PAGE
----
Fix Rockridge BART Traffic Snarl

When you are standing on the Rockridge BART platform, all is well and good.   You can peer at beautiful San Francisco views day and night, while waiting for your train.  It’s a different story below the tracks, where all heck is breaking loose from the retrofit project.

Rockridge BART

Over a month ago, BART began their seismic retrofit for the Rockridge station and there have been complaints about traffic problems since then.  Part of south-bound College Avenue has been closed off, and making a left from College Avenue to Keith Avenue is rather difficult.  If there are four cars waiting, then all south-bound traffic is tied up.

One Montclarion suggested quick changes to the traffic light, by providing a longer left turn arrow.  Another idea would be to work on the retrofit after regular work or commute hours instead.  We vote for the traffic light timing change.

BART officials responded and said they were trying to work with the City of Oakland to resolve the issue – because Oakland controls the signal.  With this simple fix, a lot of people will be less angst-ridden!

It always seems to take a while for traffic lights to get adjusted or turned on.  Is anyone from the City listening out there?

3 thoughts on “Fix Rockridge BART Traffic Snarl

  1. I have a new theory. Because of all the potential traffic problems everyone is avoiding College Avenue at Rockridge BART. I sailed through there this morning just after 8am. The whole area was deserted. Quite spooky.

  2. Angst vs. Traffic Safety…lets vote!

    Obviously you Montclarions do not wander far from your handicap parking spots or red zones. The longer left turn phase at College and Keith would be in direct conflict with the high pedestrian volumes on the crosswalk between the BART station and Cactus Taqueria. A lot of students from the adjacent middle school also use this crosswalk.

    Thank goodness Caltrans excluded this area from the Caldecott EIR and there was expected to be no impact here resulting from the Fourth Bore or the old signal hardware at this location could have been properly upgraded. The signal controller at this intersection is so old that a walk phase on the opposite side of the College Avenue (between the Market Hall and fire memorial tiles) can not be programmed to provide a walk phase during the existing leading southbound left turn phase.

    The poor retrofit construction staging here is consistent with the poor layout of the station and the indifference of BART staff to the Community or the patrons who access this station by foot. BART has done very little to address the pedestrian deficiencies at this this station. Wheelchair access and circulation accommodations through the ivy are minimal and there are many discontinuous sidewalks that force pedestrians to walk on the frontage roads along SR 24. The precipitous unprotected drops between the eastern parking lot and the station entrance that remind me of the places where the People of the Plains forced herds of Buffaloes off cliffs.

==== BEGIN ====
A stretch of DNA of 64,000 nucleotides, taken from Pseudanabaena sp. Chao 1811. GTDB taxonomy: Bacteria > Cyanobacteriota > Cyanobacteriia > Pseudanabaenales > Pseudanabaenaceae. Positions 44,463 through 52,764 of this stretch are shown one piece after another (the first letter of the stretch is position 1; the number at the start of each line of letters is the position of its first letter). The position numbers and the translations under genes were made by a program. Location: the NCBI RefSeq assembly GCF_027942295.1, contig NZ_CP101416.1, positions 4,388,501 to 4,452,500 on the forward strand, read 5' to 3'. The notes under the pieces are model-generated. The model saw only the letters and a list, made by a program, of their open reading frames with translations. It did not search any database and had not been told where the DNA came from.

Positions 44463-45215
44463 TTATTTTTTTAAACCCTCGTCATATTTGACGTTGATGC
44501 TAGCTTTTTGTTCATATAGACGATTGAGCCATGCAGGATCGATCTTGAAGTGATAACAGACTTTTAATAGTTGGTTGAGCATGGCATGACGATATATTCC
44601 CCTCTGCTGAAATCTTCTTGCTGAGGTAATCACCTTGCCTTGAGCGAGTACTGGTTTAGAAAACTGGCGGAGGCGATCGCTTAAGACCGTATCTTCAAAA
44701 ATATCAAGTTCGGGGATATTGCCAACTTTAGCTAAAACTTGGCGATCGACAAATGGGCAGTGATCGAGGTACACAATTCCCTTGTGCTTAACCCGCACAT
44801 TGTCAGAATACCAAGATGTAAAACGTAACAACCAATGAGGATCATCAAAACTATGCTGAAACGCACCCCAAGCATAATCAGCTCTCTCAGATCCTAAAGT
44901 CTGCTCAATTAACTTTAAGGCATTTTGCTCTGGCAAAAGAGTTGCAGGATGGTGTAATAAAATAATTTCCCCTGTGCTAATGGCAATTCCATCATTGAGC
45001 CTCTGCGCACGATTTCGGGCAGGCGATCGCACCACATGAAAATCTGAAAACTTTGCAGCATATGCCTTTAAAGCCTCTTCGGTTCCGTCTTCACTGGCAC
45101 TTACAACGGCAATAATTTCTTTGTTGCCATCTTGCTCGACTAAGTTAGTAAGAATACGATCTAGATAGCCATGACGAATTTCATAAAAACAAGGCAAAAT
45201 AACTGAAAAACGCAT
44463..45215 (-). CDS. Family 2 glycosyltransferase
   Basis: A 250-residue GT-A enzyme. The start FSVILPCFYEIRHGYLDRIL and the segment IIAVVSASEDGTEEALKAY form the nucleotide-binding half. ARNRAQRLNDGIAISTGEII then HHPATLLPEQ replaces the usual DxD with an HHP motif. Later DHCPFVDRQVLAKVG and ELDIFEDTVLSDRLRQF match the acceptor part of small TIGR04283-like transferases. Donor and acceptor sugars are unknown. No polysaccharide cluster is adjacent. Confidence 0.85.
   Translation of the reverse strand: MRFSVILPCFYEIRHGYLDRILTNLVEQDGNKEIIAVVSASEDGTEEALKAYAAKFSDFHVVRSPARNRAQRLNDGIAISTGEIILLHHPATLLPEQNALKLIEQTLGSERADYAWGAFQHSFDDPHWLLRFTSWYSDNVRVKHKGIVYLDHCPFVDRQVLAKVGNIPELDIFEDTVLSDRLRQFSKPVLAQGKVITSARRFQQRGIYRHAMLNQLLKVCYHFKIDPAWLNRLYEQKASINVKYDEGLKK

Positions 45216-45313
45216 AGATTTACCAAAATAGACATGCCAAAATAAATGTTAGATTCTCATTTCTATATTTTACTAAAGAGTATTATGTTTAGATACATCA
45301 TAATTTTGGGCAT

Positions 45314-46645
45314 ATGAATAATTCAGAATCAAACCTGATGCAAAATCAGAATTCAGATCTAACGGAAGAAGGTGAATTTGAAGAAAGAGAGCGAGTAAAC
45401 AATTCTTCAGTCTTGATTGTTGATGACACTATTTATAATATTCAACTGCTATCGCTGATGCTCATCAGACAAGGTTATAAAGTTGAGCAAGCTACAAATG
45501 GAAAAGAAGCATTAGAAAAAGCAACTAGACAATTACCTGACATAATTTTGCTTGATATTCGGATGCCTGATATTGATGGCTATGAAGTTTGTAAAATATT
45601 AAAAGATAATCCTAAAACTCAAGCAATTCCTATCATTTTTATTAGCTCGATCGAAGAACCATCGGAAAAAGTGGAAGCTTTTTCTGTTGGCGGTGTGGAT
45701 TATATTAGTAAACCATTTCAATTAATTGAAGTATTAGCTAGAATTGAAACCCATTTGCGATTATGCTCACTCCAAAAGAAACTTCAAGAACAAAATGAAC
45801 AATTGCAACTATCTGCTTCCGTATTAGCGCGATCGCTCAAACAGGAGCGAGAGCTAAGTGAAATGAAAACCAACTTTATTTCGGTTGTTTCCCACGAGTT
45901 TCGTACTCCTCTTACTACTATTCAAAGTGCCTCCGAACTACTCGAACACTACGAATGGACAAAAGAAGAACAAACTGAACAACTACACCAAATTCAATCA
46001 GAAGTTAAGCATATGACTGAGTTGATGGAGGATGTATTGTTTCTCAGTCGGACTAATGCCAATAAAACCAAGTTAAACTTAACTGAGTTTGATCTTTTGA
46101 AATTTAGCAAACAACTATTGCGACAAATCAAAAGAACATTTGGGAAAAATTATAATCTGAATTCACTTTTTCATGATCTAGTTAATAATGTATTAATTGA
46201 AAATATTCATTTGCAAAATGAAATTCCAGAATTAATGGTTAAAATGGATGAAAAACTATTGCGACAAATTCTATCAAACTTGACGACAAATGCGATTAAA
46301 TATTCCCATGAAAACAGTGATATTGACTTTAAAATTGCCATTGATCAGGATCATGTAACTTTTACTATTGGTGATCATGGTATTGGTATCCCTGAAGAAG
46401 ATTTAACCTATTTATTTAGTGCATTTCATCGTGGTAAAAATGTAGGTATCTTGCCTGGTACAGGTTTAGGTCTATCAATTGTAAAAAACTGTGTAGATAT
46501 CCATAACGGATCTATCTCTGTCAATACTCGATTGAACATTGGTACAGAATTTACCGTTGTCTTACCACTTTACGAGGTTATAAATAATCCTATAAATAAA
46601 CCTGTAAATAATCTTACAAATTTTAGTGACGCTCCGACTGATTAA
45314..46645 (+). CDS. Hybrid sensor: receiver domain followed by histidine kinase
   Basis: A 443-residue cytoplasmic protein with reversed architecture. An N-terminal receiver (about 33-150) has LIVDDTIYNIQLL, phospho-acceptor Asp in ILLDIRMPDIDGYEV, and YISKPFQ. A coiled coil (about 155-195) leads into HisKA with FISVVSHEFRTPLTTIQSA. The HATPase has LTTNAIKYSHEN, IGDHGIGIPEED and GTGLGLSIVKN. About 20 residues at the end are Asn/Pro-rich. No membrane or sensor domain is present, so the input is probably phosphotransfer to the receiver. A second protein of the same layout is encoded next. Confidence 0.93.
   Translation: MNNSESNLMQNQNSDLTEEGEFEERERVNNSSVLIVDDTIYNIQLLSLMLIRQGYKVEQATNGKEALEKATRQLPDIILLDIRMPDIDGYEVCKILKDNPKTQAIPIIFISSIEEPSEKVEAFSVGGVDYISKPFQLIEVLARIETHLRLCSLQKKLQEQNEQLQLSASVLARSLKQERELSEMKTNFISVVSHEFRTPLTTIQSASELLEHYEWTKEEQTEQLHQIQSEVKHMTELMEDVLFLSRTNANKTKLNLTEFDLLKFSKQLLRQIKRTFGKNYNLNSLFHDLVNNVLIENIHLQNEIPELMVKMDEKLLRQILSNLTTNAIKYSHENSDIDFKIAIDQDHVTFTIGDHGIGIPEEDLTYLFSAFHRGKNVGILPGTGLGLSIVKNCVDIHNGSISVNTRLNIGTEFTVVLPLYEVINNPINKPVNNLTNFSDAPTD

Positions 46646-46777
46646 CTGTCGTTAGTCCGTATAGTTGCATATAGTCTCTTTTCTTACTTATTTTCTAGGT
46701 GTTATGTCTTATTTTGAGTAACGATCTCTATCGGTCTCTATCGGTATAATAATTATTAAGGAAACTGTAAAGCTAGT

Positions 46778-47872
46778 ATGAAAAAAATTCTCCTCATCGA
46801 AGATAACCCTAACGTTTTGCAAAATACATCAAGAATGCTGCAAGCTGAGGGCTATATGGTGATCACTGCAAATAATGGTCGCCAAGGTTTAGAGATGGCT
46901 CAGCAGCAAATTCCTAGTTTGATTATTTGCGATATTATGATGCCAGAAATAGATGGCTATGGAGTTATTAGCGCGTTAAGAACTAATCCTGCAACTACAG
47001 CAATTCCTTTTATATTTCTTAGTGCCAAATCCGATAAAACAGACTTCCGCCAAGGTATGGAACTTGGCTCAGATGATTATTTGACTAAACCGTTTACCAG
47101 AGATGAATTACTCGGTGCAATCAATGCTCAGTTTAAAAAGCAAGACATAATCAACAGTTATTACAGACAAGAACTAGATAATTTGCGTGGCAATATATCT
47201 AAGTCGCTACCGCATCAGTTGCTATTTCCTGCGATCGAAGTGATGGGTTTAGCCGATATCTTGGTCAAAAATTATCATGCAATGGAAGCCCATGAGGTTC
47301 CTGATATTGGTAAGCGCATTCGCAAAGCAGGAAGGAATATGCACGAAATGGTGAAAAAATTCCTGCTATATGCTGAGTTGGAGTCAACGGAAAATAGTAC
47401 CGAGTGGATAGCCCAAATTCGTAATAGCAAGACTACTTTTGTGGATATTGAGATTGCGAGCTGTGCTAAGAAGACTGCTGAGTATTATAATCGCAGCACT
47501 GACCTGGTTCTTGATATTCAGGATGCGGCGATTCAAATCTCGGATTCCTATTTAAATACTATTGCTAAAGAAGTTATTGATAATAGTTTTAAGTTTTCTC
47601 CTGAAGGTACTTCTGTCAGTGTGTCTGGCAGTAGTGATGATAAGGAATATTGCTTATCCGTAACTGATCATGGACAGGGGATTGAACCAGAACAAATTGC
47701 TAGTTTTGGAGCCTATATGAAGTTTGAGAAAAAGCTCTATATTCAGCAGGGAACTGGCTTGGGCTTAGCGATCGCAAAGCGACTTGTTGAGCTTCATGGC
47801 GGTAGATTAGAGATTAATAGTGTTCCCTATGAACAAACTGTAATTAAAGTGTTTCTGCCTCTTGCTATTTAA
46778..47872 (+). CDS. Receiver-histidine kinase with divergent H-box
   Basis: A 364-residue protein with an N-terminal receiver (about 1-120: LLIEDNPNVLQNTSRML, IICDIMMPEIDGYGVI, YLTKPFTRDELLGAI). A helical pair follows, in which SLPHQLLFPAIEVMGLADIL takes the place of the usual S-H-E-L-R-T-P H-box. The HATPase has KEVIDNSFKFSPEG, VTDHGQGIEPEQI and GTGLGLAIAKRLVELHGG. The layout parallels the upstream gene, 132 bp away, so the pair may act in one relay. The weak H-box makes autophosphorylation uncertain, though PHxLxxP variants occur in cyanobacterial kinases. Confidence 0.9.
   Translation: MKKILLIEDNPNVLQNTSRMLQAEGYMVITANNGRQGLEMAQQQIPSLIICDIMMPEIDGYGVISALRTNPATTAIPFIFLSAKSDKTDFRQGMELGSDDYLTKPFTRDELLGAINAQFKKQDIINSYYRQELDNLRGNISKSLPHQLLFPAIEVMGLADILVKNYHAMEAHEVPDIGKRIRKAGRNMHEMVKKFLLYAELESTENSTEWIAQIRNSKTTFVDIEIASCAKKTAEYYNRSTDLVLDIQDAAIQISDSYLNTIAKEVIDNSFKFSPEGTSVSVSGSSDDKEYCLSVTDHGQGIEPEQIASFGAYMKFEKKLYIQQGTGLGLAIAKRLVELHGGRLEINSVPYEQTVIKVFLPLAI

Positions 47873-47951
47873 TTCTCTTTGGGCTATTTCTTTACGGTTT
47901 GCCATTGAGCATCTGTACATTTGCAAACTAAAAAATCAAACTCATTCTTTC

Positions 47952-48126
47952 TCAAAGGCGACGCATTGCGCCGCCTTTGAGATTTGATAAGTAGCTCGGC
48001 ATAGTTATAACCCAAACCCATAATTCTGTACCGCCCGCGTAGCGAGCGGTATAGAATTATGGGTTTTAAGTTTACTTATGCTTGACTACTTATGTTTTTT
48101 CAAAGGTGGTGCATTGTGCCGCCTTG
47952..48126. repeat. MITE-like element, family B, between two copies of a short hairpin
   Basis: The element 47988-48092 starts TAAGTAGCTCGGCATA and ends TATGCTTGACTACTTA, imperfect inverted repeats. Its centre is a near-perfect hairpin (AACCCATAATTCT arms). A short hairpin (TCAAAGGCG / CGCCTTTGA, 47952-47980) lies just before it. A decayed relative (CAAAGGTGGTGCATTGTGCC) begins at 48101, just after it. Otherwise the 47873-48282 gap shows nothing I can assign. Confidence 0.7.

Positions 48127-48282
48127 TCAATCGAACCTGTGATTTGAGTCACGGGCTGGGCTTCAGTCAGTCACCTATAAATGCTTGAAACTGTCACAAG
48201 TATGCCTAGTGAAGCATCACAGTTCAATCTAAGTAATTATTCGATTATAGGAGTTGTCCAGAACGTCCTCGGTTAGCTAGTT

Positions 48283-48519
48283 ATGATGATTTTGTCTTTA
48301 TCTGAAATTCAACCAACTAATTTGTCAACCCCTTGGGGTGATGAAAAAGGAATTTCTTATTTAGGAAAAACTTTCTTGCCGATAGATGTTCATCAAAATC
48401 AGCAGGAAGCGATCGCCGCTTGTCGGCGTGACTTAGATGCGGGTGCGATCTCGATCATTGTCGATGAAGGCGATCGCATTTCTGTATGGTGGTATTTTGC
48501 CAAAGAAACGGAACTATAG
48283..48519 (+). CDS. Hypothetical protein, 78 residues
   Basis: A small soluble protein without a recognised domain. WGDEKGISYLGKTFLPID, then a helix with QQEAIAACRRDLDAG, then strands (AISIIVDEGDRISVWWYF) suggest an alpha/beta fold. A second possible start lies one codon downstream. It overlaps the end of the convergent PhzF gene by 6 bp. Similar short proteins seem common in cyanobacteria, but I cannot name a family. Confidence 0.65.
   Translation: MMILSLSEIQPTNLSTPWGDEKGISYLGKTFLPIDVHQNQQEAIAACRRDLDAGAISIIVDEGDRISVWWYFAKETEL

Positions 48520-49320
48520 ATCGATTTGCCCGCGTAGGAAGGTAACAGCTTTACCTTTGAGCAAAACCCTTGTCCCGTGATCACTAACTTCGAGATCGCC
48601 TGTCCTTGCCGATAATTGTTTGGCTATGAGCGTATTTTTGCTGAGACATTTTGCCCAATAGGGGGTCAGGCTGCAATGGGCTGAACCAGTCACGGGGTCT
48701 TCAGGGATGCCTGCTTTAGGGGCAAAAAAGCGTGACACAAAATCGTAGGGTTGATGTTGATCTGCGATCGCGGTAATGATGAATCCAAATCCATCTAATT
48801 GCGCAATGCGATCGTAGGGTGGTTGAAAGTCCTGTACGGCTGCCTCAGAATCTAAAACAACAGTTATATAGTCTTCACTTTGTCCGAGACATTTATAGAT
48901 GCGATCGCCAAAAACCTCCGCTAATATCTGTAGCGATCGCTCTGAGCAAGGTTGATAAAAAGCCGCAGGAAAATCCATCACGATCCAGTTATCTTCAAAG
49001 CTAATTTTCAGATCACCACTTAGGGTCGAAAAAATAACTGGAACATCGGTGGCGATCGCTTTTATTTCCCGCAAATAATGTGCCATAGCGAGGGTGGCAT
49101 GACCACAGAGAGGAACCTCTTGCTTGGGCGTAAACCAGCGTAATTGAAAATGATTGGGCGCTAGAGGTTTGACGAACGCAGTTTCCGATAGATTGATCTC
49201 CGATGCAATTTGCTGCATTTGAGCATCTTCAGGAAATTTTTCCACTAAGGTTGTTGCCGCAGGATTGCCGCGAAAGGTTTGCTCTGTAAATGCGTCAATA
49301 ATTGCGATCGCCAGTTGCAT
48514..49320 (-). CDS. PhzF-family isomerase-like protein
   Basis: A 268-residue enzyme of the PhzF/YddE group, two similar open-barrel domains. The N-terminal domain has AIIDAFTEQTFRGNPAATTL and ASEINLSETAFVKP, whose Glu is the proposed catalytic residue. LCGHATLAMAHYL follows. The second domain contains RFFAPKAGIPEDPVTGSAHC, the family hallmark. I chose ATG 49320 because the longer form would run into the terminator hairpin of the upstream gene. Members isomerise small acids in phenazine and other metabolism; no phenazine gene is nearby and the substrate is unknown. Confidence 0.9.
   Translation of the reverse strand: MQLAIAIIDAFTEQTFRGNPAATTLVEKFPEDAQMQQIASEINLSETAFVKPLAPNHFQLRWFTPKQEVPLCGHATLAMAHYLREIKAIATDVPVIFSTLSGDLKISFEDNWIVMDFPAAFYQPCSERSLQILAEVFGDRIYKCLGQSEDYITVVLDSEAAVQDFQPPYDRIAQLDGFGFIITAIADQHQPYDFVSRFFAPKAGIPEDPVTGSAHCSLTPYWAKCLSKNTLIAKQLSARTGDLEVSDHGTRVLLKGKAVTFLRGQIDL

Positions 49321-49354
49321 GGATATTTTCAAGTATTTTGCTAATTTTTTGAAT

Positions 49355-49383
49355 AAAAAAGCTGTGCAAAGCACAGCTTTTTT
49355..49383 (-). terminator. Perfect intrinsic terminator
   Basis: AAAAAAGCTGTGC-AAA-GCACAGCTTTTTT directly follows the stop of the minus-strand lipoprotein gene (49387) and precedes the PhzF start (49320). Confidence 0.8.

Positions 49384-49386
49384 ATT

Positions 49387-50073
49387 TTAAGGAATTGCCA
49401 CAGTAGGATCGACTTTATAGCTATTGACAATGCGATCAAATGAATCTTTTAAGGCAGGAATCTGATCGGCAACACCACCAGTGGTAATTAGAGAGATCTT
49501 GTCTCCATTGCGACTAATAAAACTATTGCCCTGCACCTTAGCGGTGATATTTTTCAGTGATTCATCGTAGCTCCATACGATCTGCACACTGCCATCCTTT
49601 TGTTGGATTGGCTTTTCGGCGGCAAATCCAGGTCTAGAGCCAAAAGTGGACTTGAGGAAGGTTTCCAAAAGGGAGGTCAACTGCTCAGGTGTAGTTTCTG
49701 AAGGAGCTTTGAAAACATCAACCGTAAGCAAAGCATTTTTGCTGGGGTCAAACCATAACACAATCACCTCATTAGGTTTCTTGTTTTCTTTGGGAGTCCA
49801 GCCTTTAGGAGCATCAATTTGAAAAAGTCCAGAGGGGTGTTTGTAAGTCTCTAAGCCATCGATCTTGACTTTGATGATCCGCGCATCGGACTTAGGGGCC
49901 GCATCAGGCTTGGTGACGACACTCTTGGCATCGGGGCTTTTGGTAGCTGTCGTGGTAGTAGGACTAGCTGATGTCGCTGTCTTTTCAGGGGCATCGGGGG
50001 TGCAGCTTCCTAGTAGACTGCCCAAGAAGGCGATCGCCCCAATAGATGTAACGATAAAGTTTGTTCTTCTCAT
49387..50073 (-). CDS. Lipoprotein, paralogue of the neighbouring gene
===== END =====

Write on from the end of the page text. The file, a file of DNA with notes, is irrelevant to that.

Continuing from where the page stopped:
There are virtually no provisions for pedestrians in the parking lot, parking capacity has been increased in a manner that reduces sight distances and there are several obstructions like bike racks and garbage cans that have been placed directly in the path of pedestrians. I love watching passengers who use the center banister stumble around the newspaper bin that is repeatedly placed at the bottom of the wide stairwell between the mezzanine and the platform.

    If the snarl and drop off in 8:00 AM business continues, perhaps the southbound left turn at College and Kieth could be prohibited and angst ridden motorists wishing to access SR 24 and SR 13 could could be directed to make the free high speed right turn off College onto Miles and then be directed through the jog in the BART parking lot to Shafter where they could make a left turn and then resume “sailing” directly up Keith towards Montclair the Hills and Caldecott with less interference from the non-motoring public.

  3. Wow. What a comment post. Must be a record.

    I understand the sentiments, even with the hyperbole. We live in an area designed for cars, at the expense of bikes and peds. I like biking down from the hills to the flat lands on errands as much as anyone. However, it is some times tough to do with my two boys, 9 and 13. Not so much because of the hills, but traffic. There are some “choke” points that are not safe for biking. One is the highway 13 Thornhill interchange. Another is the highway 24 Broadway interchange.

    When I bought my home in Montclair 13 years ago, I did not think too much about the bike/walking access to shopping. I live walking distance to the village, but that has limited options for shopping. Now, my ideal home would be walking distance to shops, BART, etc., etc.

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